The most basic element of race preparation is the workout. Each workout should have a purpose related to your performance goals. The purpose should be clearly defined. If in the Base period the purpose is usually to improve or maintain aerobic endurance, speed skills, muscular force or muscular endurance, or to recover from previous training.
In the Build period the purpose usually is to prepare for the specific demands of the goal event, compete in a lower-priority tune-up race, maintain a basic ability initially developed in the Base period or recover. There can be occasional breaks from this purpose-based training in which you just do what you feel like doing—a fun workout. This may be with friends or simply a playful workout you enjoy as a break from the routine. That’s ok. Just be aware that if these breaks become too numerous you run the risk of being unprepared for your race and failing to achieve your goals. How many “fun” workouts are too many? That depends on your psychological needs such as motivation, your fitness and race-readiness, and how high your goals are. Only you know the answers.
The following is a quick analysis of a simple workout I did yesterday. I have recently started my Build period. During this period there is a need to maintain the fitness gains made in the Base period. Yesterday’s ride was intended to maintain my aerobic threshold (AeT) fitness which I started working on seriously about 4 months ago.
The chart you see here (from WKO+ software) shows 3 elements: heart rate (red), power (black) and altitude (orange). (Click the chart to enlarge it.) This is a very simple workout with 3 parts—a warm-up which lasted about 20 minutes, a mainset where I rode steadily at aerobic threshold, and a very short cool down. My aerobic threshold heart rate is in the range of 120 to 124 bpm. You can see for most of the AeT portion that I was in that range. There are a few short spikes and valleys due to traffic and stoplights, but these are minimal. (By the way, it looks like I was climbing a mountain here due to the scale of this chart, but most of the grades are only about 2-3%.)
The purpose of the mainset was to maintain AeT. There are two ways I measure that. The first has to do with “decoupling.” (You can read more about decoupling here.) Basically, this has to do with output (power in this case although it could be speed in running which isn’t quite as pure due to hills, wind and terrain) and input (heart rate) staying generally parallel throughout the set. They may separate a slight amount, with heart rate increasing or power decreasing, but this AeT mainset “decoupling” should be no greater than 5% if you are aerobically fit (WKO+ does the math for you).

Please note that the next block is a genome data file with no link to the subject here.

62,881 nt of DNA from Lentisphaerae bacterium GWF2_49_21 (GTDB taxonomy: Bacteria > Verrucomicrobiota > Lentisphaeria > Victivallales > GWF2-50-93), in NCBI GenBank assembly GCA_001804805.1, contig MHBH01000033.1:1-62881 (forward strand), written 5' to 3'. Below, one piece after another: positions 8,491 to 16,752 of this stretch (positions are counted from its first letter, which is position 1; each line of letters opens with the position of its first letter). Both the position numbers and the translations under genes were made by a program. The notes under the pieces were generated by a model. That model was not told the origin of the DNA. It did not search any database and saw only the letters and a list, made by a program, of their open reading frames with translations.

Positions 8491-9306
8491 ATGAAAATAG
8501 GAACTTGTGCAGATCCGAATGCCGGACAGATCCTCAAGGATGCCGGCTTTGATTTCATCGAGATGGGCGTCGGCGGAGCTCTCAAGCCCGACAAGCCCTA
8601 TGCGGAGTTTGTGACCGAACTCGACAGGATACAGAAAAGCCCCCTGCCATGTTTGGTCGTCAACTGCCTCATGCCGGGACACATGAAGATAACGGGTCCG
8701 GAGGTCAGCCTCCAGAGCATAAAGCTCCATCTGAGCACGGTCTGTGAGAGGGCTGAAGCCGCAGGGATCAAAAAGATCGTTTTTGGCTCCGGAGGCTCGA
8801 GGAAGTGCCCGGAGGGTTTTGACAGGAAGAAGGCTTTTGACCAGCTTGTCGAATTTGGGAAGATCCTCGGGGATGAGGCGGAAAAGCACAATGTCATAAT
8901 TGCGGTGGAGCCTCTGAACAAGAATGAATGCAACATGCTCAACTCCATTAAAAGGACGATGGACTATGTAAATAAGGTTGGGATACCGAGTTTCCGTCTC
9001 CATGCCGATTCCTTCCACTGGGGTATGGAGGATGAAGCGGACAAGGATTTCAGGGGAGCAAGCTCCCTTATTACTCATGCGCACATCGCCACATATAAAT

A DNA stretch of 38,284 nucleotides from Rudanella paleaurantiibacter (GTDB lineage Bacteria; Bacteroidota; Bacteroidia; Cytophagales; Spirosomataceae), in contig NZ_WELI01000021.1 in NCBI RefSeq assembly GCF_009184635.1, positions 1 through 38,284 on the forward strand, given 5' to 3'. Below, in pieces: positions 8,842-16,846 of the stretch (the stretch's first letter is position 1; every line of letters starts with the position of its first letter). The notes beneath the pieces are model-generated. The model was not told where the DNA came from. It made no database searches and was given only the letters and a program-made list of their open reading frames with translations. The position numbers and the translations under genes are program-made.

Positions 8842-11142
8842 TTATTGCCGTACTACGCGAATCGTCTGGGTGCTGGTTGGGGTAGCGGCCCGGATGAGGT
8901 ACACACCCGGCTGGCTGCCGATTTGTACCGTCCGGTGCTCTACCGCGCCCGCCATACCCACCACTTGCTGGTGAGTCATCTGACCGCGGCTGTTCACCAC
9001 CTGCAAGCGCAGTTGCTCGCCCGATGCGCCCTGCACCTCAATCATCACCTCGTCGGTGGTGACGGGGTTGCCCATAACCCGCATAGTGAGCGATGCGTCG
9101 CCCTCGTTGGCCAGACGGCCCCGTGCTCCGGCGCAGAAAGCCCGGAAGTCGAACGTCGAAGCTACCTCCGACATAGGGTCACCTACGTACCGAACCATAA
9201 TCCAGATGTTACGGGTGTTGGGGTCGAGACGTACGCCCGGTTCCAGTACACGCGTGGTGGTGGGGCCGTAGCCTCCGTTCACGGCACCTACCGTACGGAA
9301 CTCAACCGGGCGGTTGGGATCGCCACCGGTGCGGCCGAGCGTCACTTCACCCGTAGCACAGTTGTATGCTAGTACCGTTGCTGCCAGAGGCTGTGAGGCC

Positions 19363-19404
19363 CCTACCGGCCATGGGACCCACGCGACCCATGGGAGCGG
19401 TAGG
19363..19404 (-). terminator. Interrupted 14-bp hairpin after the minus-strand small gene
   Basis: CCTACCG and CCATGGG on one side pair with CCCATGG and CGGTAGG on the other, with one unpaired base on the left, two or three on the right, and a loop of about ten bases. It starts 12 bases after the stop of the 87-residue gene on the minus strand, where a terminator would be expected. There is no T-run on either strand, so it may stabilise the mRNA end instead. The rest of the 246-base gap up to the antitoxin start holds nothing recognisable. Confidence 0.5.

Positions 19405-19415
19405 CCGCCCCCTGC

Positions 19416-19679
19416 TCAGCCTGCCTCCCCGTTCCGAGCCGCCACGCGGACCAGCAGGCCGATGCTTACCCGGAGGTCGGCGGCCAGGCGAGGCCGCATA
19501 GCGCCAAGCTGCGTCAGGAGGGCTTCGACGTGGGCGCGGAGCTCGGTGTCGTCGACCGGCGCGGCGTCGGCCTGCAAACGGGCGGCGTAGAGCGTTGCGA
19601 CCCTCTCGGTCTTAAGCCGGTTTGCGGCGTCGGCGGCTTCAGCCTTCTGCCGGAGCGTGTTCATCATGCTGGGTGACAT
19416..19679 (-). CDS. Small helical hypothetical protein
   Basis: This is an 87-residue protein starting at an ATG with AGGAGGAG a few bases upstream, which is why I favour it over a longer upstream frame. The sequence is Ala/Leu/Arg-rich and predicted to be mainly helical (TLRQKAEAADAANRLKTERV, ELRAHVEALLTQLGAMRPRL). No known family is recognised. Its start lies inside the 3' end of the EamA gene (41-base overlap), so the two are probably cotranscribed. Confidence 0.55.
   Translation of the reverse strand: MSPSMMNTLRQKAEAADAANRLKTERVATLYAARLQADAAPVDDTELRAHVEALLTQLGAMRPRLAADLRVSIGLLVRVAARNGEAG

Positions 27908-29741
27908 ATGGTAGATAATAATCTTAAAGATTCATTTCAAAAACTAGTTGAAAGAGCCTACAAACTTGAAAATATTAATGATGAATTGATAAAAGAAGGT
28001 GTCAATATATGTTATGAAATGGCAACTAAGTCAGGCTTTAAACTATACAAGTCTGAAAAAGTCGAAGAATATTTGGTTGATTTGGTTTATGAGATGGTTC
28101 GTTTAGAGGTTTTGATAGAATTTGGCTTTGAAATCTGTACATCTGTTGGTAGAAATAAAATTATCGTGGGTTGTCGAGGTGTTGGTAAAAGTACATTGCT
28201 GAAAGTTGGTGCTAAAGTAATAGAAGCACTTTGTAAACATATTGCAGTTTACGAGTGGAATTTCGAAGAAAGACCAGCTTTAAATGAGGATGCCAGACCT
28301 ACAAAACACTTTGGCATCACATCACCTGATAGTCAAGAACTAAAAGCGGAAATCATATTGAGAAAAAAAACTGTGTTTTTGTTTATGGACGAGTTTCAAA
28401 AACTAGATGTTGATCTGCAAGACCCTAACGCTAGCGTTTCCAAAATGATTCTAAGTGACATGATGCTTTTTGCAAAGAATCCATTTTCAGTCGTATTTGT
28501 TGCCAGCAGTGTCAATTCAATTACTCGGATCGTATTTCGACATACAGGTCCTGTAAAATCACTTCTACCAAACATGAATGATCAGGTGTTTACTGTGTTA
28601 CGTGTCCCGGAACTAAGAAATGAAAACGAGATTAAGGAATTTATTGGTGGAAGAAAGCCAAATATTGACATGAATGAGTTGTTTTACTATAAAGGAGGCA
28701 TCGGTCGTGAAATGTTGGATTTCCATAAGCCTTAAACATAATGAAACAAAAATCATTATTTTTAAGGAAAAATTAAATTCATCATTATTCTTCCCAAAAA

The two dashed lines in the chart represent the average trends for heart rate and power. Notice that they appear to be almost perfectly parallel. In fact, the decoupling in this workout was 2.35%. This means that power declined a small amount in the mainset while heart rate remained relatively constant (in other words, the dashed lines separate only slightly). That’s a positive AeT fitness marker.
A second measure of AeT maintenance is determining the power-heart rate ratio (or speed-heart rate in running) and compare it with previous AeT workout ratios to determine if there have been changes. If the ratio shows a trend for declining significantly over several of these AeT workouts then there has probably been a loss of aerobic fitness (there are other confounding factors to consider such as fatigue, stimulants such as coffee and heat). To determine the ratio divide the mainset normalized power or running speed (again, WKO+ determines this) by average heart rate. In this workout my ratio was 1.50 (180 divided by 120). This is within the AeT workout ranges of similar mainset duration done in my late Base period (1.50-1.55) indicating, again, that aerobic endurance is still sound.
So the bottom line here is that my aerobic endurance appears to be holding up well as I start the Build period. I’ll repeat this AeT set every 10 days or so to check it. If I see a significant change then I’ll do the set more frequently to rebuild aerobic endurance. I often do this by inserting an AeT set into a workout which has one or more other sets. Some of the AeT sets will precede and others follow the alternate set or sets. This is a good training strategy in the Build period for making effective use of limited training time.
Tomorrow I leave for my womens-only triathlon camp in Barcelona so you may see a big gaps in my posts over the next couple of weeks.